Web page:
Don't Count Detroit Out!
As always is all about product... and great product can turn a company
around pretty quickly.
By Daniel Howes
For evidence that the predicted death of Detroit's automakers is
premature, drive by a Chrysler dealership.
Arrayed on the lot -- if the dealer is lucky -- probably sit a few 300C
sedans, their wide mouths and big eyes the face of how Chrysler can
still turn heads, do it with style and deliver it with a quality few
Remember, this is the same Auburn Hills automaker nearly everyone gave
up for dead just two years or so ago. How quickly times change: Now
Chrysler's booming car sales (up 66.9 percent this year) are propping
up its august sister, Mercedes-Benz.
The global car business is many things -- hyper-competitive, nasty and
powerful. What it isn't is static, which is why we need to take a
collective breath and get some perspective lest the spate of bad news
suffocate us all.
Is General Motors in a tailspin? Yes, mostly, judging by its public
rhetoric, swooning sales and financial statements. But is its product
portfolio, including cars and trucks expected to appear in showrooms
during the next year or so, a disaster?
Not from what I've seen.
Did Ford Motor Co. issue a profit warning for this year and signal that
it won't hit its $7 billion pre-tax profit target for next year?
Absolutely. But the company that booked record profits five years ago
on two SUVs and one pickup truck is now -- brace yourself -- actually
gaining ground in the car market.
It had better, given growing evidence that rising interest rates,
higher gas prices and SUV fatigue are conspiring to knock a big hole in
Detroit's profit sanctuary -- large SUVs -- and force more ugly
Sales of Ford brand cars are up 4.1 percent through March, according to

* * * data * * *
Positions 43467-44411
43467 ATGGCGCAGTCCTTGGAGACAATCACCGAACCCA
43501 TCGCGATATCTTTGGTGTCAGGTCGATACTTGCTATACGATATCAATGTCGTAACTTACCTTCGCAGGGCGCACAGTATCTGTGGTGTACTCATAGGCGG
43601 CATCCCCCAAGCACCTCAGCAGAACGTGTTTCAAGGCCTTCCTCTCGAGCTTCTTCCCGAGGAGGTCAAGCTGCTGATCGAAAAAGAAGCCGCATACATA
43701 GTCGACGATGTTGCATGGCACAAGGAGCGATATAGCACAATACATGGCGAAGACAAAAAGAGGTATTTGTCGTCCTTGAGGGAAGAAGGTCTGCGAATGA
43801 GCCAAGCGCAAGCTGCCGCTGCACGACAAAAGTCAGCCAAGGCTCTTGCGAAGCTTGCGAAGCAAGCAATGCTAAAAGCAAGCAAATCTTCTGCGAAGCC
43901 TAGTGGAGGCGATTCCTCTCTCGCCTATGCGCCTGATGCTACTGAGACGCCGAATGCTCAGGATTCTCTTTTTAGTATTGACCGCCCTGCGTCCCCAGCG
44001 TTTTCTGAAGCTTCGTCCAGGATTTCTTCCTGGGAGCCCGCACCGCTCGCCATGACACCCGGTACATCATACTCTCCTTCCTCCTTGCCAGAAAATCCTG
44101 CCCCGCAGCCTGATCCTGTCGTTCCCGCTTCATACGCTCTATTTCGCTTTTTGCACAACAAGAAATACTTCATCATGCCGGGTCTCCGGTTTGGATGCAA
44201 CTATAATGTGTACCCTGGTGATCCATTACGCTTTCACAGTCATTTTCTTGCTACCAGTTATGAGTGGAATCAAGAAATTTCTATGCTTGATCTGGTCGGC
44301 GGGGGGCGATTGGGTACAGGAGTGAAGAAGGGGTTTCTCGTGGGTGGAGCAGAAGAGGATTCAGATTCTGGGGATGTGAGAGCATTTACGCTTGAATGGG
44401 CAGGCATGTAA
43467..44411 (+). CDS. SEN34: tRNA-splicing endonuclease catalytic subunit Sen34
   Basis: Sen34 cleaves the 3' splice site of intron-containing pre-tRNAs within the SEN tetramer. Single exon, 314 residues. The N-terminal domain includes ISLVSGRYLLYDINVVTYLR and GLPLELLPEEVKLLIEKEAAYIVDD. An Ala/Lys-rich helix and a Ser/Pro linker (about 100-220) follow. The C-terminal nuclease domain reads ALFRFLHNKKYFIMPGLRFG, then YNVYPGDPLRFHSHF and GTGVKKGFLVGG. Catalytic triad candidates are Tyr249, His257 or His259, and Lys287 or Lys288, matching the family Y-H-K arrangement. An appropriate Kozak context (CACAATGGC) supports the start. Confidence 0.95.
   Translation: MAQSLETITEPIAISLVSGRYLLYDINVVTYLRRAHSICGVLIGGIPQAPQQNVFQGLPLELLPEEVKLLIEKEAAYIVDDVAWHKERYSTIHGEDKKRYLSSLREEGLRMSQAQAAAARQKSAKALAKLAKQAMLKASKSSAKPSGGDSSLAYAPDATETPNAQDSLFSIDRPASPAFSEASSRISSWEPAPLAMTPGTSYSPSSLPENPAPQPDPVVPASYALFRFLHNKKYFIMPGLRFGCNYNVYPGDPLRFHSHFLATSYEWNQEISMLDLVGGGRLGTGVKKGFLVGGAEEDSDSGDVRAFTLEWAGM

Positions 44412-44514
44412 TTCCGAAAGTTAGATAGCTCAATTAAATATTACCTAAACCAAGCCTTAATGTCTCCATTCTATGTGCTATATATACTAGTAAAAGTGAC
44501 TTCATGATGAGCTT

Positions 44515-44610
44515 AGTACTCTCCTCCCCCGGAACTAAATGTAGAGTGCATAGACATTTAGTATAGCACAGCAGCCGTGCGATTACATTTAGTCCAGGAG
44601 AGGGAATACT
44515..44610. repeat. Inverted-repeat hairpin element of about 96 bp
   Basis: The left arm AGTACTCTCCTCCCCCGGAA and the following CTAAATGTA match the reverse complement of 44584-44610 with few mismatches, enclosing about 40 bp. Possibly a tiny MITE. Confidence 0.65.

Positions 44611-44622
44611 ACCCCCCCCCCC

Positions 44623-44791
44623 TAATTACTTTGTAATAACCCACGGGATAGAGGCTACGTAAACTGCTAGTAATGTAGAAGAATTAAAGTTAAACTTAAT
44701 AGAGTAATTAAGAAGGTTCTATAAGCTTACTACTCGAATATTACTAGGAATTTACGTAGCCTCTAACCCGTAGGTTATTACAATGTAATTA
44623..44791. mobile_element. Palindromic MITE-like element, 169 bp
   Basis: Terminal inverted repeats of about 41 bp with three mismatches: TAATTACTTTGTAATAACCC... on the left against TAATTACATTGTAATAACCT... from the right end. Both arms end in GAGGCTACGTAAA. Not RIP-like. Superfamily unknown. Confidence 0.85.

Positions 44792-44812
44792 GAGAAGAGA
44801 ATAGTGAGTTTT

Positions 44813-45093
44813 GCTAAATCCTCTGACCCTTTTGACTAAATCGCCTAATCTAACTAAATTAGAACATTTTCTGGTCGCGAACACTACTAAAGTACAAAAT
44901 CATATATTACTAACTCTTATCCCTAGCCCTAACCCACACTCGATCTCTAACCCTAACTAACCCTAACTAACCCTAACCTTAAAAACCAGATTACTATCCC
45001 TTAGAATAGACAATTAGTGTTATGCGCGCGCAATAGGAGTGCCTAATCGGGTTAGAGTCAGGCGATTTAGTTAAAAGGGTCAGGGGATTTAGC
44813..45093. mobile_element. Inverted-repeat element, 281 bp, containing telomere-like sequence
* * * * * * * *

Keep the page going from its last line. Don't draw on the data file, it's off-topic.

Autodata Corp., and Mercury cars are up 12.2 percent. The new Mustang,
a reinterpretation of the ol' classic with the performance cred to
match, is on pace to outsell even the Chrysler 300.
NoOp Comment: Go Mustang!!
Meanwhile, sales of Honda cars through March are off 12.7 percent;
Lexus car sales are off 5.6 percent; Nissan cars are down 3.2 percent
and Infiniti cars are off 2.1 percent. Only sales of Toyota cars, the
clear leader among Japan's Big Three, are up so far this year, and up
big -- 22.8 percent.
NoOp Comment: Pretty amazing, isn't it?
Now, the Detroit-is-doomed crowd can muster all sorts of reasons why
these trends aren't really as encouraging as they may appear. But I'd
offer this: If automotive trends are immutable, how do you explain
what's happening in the car market?
Answer: The game is far from over.
Detroit's thrashing by Toyota, painful as it may be, is a perverse
gift. Why? Because it continues to force the auto brass and their
people to change their methods, improve their products and focus on
customers, not petty internal squabbles.
And Chrysler's success with the 300C is an equally welcome gift to
rivals GM and Ford because it effectively proves that stylish,
competent cars conveying emotion are the best antidote to dull,
competent cars resembling household appliances.
If Chrysler's 300 has contributed anything to the uncertain prospects
for Detroit, it's hope and certainty that the end is not as close as it